Lawrence Pitkethly, who produced the documentary series “American Cinema” and “Voices and Visions,” has passed away at the age of 79.

Lawrence Pitkethly, a prominent documentary producer and director, passed away at the age of 79 due to cardiopulmonary arrest associated with complications from Parkinson’s disease. He was best known for producing and co-directing the 10-part series “American Cinema,” a $7 million project that explored the history of American filmmaking through interviews with prominent figures in the industry such as Martin Scorsese, Quentin Tarantino, and George Lucas. Pitkethly also co-wrote and co-directed the 13-part series “Voices and Visions” on American poets, as well as several other documentaries on topics ranging from psychoanalysis to the WPA. He began his career as a writer and correspondent for the BBC in London before moving to the United States, where he taught film at Hampshire College and established the Film Department at the American University of Paris.

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At the age of 79, Lawrence Pitkethly, a documentary producer and director whose work was broadcasted on PBS and other networks, passed away on February 24 at Albany Medical Center in Hudson, NY. His cause of death was cardiopulmonary arrest, which was associated with complications arising from Parkinson’s disease.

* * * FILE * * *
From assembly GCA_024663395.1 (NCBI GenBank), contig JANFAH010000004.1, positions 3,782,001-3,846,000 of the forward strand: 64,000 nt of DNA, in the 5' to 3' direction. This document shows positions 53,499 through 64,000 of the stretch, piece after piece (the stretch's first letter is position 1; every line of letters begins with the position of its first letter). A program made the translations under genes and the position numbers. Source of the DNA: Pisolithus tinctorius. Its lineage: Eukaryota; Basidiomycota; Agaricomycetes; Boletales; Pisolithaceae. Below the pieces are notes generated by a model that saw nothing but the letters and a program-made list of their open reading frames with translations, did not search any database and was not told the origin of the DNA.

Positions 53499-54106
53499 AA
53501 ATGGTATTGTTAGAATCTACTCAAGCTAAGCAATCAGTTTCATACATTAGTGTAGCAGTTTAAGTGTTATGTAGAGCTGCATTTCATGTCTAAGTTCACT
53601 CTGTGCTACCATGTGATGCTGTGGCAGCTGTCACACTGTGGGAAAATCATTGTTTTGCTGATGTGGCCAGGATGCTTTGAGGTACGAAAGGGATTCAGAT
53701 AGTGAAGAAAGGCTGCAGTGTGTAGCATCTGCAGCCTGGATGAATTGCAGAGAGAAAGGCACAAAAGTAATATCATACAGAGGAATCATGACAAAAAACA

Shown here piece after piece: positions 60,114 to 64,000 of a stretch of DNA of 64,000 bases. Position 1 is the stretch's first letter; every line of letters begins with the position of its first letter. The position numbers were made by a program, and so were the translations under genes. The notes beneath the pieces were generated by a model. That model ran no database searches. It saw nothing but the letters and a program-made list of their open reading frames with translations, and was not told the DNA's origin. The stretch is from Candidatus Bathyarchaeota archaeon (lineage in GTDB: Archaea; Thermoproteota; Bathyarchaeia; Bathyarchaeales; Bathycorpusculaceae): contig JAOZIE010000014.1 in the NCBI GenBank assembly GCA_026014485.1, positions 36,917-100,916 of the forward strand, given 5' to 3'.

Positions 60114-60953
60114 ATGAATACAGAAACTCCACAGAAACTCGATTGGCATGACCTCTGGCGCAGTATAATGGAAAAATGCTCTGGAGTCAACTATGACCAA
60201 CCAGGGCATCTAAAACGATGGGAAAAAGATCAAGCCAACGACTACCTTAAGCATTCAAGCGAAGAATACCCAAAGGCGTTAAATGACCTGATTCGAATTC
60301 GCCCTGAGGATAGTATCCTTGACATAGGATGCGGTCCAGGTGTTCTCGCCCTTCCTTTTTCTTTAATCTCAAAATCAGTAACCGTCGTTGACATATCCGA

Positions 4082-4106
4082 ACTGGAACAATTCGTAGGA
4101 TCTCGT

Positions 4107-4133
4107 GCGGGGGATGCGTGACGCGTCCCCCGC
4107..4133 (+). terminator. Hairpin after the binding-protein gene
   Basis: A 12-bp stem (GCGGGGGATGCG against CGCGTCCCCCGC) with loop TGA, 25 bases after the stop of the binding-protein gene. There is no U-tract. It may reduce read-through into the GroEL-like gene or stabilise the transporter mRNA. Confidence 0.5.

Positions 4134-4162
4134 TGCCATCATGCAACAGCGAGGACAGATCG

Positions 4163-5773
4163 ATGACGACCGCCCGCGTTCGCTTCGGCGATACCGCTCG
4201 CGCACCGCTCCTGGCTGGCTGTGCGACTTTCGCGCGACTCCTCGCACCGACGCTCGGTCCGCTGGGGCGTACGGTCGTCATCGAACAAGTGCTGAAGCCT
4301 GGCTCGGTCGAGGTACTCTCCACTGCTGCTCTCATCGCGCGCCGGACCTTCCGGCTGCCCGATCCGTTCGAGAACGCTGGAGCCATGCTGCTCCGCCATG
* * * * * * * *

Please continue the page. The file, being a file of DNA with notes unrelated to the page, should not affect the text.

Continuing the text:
One of Lawrence Pitkethly’s most well-known works is “American Cinema,” a 10-part series that he produced, co-wrote, and co-directed in 1995 for PBS, BBC, and Canal Plus. This $7 million production focused on various aspects of American filmmaking, including film genres, the rise and fall of the studio system, and the creation of stars. To explore these topics, Pitkethly interviewed notable figures such as Steven Spielberg, Martin Scorsese, and Quentin Tarantino. The series was hosted by John Lithgow and narrated by Matthew Modine, Kathleen Turner, and Cliff Robertson.

In 1988, Lawrence Pitkethly co-wrote and co-directed “Voices and Visions,” a 13-part series that focused on American poets and profiled artists such as Hart Crane, T.S. Eliot, and Sylvia Plath. From 1979 to 1997, Pitkethly produced much of his work through the Center for Visual History, a documentary shop based in New York that created and distributed various programs. Some notable shows that were created through this organization include “Ezra Pound: American Odyssey” in 1985, as well as documentaries on the Works Progress Administration (WPA) and “The Talking Cure,” which examined psychoanalysis.

In the 1960s, Lawrence Pitkethly began his career in London, where he worked as a writer, on-camera correspondent, and presenter for the BBC from 1969 to 1974. Notably, Pitkethly reported from Belfast, his hometown, during the early stages of The Troubles, a violent 30-year conflict in Northern Ireland between Irish Republicans and Ulster Loyalists.

Lawrence Pitkethly relocated to the United States in 1975, where he taught film at Hampshire College in Massachusetts while writing and directing various documentaries. These include “The New South,” a series of four films for the BBC that analyzed the region’s significant impact on American society and politics.

In the 1990s, Pitkethly relocated to Paris, where he assisted in setting up the Film Department at the American University of Paris. During his time in France, he co-wrote, directed, and acted in “Belfast My Love,” a 90-minute documentary exploring the Northern Ireland Peace Accord, for ARTE and RTE. He went back to New York in 2015.

Surviving him are his daughter, Camille Pitkethly, and stepdaughter, Chloe Schulberg.